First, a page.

New York-area Republicans aren't sold on Donald Trump's nascent presidential campaign, dismissing him as more of a self-interested publicity hound than a serious contender for the GOP nomination.
Trump, a real estate mogul who's spent a considerable amount of his career redeveloping property in New York City and surrounding areas, appears not to have won over the Republicans who might be more familiar with him and his decades' worth of tabloid coverage in the nation's largest city.
"I don't know if he needs this to boost his ratings or what," said Rep. Pete King, the New York delegation's senior Republican, of Trump's flirtation with a 2012 bid. "But I know he enjoys being on the national stage."
New Yorkers are "used to Trump making a lot of noise," the lawmaker added.
The host of NBC's "The Apprentice," Trump would likely have to step away from the business empire he's built in order to contend for the nomination, King noted.
"I just don't see how he could give up everything," he said. "And there's a big difference between Trump Tower and campaigning on a freezing night in New Hampshire."
The doubt over whether Trump is serious about waging a 2012 bid, according to King, emanates from the businessman's reputation as a "master of public relations."
Trump started seriously toying with a bid for the Republican nomination in early 2011, starting with his appearance at the Conservative Political Action Conference (CPAC) in February and sustained media presence since then.
"The Donald" has made waves with bombastic claims about his own politics, and with his open suspicion that President Obama might not have been born in the U.S. But while many observers hadn't taken his possible campaign seriously, April polls have suggested that Trump's gained support from Republican voters to such an extent that he's toward the top of the field of candidates vying for the GOP nomination in 2012.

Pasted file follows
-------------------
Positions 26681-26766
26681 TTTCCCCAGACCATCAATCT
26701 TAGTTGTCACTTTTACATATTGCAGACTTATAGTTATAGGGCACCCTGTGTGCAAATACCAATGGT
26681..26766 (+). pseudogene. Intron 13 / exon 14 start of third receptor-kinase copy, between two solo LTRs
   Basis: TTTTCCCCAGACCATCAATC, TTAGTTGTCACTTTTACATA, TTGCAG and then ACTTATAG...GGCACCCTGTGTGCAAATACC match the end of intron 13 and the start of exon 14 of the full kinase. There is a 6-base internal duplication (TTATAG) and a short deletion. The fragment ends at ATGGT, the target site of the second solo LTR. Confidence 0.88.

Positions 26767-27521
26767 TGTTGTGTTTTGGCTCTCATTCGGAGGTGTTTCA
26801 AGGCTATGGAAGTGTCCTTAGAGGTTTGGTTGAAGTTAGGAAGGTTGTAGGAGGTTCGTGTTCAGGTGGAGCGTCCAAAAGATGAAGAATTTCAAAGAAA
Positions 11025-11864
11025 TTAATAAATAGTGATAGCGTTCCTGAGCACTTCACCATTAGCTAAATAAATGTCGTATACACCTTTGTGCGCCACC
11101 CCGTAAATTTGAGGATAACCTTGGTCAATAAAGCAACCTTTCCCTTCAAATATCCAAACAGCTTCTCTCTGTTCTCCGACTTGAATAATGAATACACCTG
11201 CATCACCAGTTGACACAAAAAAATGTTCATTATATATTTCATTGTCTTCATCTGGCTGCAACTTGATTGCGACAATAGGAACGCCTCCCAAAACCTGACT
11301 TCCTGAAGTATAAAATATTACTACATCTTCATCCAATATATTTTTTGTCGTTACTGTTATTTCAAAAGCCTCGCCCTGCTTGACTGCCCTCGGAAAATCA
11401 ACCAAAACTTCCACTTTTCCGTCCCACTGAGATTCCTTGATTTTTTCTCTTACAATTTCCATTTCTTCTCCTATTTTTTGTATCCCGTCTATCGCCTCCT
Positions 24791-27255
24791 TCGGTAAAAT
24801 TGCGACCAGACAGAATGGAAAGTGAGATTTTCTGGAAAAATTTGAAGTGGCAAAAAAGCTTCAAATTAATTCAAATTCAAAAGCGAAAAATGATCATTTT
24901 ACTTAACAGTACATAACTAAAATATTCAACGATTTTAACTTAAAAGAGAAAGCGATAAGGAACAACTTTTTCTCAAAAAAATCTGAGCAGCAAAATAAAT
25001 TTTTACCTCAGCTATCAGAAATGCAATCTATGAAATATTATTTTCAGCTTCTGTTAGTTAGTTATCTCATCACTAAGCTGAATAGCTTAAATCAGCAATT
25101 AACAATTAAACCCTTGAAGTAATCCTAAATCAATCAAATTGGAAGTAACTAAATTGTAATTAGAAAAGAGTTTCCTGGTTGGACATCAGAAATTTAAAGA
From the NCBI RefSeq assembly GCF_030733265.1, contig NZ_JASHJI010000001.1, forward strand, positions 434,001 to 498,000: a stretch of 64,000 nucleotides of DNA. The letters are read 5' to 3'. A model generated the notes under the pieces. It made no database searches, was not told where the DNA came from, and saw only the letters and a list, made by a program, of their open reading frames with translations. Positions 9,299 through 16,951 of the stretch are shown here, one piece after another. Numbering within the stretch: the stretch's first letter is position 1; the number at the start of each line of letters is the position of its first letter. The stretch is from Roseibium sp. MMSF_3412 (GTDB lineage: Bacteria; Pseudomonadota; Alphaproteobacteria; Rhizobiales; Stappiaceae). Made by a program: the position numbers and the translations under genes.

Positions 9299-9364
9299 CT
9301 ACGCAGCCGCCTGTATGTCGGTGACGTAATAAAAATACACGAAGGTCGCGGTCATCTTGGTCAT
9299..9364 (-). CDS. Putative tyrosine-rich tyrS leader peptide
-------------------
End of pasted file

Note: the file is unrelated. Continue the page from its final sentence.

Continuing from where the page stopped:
But Trump's traction has yet to sway some of the lawmakers whose support — or, at least, absence of objections — could clear the way for him to seriously contend for the nomination.
"The problem with Donald Trump is that he's one of the best self-promoters in the world, so is he just promoting himself, or is he real?" asked freshman Rep. Michael Grimm (R-N.Y.).
If Trump is serious about 2012, Grimm said, his past offers plenty of ammunition for the opposition.
"All the bankruptcies, all the people that have lost money yet he didn't," said Grimm. "I think there's a lot of baggage that he would bring and because of his background and his ability to promote himself, you just don't know if he's real."
Trump filed for corporate bankruptcy in 1991, 1992, 2004 and 2009, according to reports. When The Wall Street Journal, in an April interview, asked how that qualified him to run the nation's economy, Trump told the paper that he used Chapter 11 laws to negotiate corporate debt deals.
Trump's spokesman, Michael Cohen, an executive vice president for Trump's company, strongly disputed the characterization by the Republicans and echoed Trump's statement on the bankruptcies.
"Mr. Trump has stated on many occasions that he, along with other well-known and respected business leaders, have all used the bankruptcy laws of this country to reduce debt for the benefit of their companies," Cohen said in a statement. "It must be noted that the Chapter 11 filings were for a publicly traded company to which Mr. Trump was merely a shareholder."
"As to the comment on baggage, all great and successful businessmen come with some form of baggage; that’s the nature of the business," Cohen added, emphasizing that Trump's decision on whether to run would come by June.
Other GOP members of the state's congressional delegation declined to question Trump's motivations, but appeared hesitant about a potential Trump bid.
"I'm just gonna stay out of that one," freshman Rep. Tom Reed (R) said.
Rep. Ann Marie Buerkle, another freshman Republican, likewise shrugged off Trump's presidential ambitions.
"Did Donald Trump announce a presidential campaign?" she asked with a smile before saying she's focused on her work in Congress and not the 2012 Republican primary.
The skepticism of Trump's candidacy crosses party lines, as well.
"It's hard for anyone to take this seriously, Democrat or Republican," New York Democratic Rep. Tim Bishop said. "He seems to be focusing at this point on a single issue, which is the birther issue, and that, I think, simply disqualifies him as a serious candidate."